This tip will have us exploring that funky difference in tuning that you find between the B string and the G string. Sometimes it seems like the guitar would be so much easier to play if all strings were tuned a fourth apart.
Specifically we’re going to learn how to transfer patterns — including chords, scales, whatever — across strings. We’ll start with a C major chord spanning strings two to five. And we’ll try to turn that into an F major chord, showing up on strings one to four.
Here’s the C major chord just mentioned:
|------| |-5----| |-5----| |-5----| |-3----| |------|
Now let’s bump it up (in pitch). We’ll go to the next string that’s higher in pitch. The root is going to be F. So it’s going to be some kind of F chord, if we transfer the pattern exactly from the C major chord. But we also think, “Okay, we got that B string tuned different from the other strings…so what am I going to have to do to turn the ‘F Something’ chord into the F major chord?” Here’s the pattern shifted up before we’ve made any change to it:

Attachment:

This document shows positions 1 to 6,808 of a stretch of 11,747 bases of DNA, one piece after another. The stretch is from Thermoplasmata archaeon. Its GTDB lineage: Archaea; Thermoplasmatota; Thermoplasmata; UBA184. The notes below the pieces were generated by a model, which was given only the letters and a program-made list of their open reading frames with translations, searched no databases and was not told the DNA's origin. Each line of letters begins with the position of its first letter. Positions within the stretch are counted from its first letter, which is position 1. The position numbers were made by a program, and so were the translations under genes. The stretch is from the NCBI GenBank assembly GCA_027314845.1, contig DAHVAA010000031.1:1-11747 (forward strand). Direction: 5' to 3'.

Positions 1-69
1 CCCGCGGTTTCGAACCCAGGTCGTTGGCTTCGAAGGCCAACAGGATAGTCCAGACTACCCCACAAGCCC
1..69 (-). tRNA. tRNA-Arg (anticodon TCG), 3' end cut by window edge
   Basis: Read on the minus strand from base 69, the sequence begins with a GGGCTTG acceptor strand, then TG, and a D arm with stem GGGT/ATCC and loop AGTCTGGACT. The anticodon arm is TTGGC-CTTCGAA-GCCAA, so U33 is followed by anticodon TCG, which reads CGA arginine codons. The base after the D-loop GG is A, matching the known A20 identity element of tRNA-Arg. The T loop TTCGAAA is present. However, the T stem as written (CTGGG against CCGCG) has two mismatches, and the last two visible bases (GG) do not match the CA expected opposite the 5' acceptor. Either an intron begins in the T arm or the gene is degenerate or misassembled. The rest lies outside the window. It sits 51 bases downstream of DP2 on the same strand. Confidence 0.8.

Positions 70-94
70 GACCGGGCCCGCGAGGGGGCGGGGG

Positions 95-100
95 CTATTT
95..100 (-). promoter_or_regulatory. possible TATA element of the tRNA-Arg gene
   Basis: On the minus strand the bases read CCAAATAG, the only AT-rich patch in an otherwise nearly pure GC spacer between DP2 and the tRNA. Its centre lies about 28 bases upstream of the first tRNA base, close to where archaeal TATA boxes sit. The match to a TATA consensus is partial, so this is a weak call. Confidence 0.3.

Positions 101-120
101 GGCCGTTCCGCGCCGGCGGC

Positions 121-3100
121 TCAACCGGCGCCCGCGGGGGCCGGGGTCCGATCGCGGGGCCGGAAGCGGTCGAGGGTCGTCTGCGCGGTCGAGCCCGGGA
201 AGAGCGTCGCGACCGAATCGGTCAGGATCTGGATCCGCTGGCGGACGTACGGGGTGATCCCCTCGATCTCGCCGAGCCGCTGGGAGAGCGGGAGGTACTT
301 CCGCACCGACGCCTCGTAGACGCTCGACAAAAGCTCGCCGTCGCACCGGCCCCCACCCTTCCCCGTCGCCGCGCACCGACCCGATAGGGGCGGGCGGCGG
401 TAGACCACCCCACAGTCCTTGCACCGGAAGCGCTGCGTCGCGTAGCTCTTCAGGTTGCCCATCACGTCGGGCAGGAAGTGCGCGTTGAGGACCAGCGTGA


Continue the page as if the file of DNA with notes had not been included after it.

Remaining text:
|-5----| |-5----| |-5----| |-3----| |------| |------|
That turns out to be an F major 7. So, we came pretty close to our goal of the same exact kind of chord as the C major, didn’t we? They’re both major chords. But the F chord is a major 7, which is not exactly the same as a plain old major. Here’s the adjustment to make it a plain F major:
|-5----| |-6----| |-5----| |-3----| |------| |------|
Notice carefully where the change was made: the B string. And that’s going to be true for any pattern we want to bump up to the next string: whichever note got moved from the G string onto the B gets moved up one fret. And that’s the ONLY change you need to make.
The tough part comes, sometimes, in trying to work out a fingering for the bumped shape.
Next time, we’ll Bump it Down. Thanks for reading.
Copyright © 2008 Darrin Koltow
This first appeared in the Guitar Noise News – August 1, 2006 newsletter. Reprinted with permission.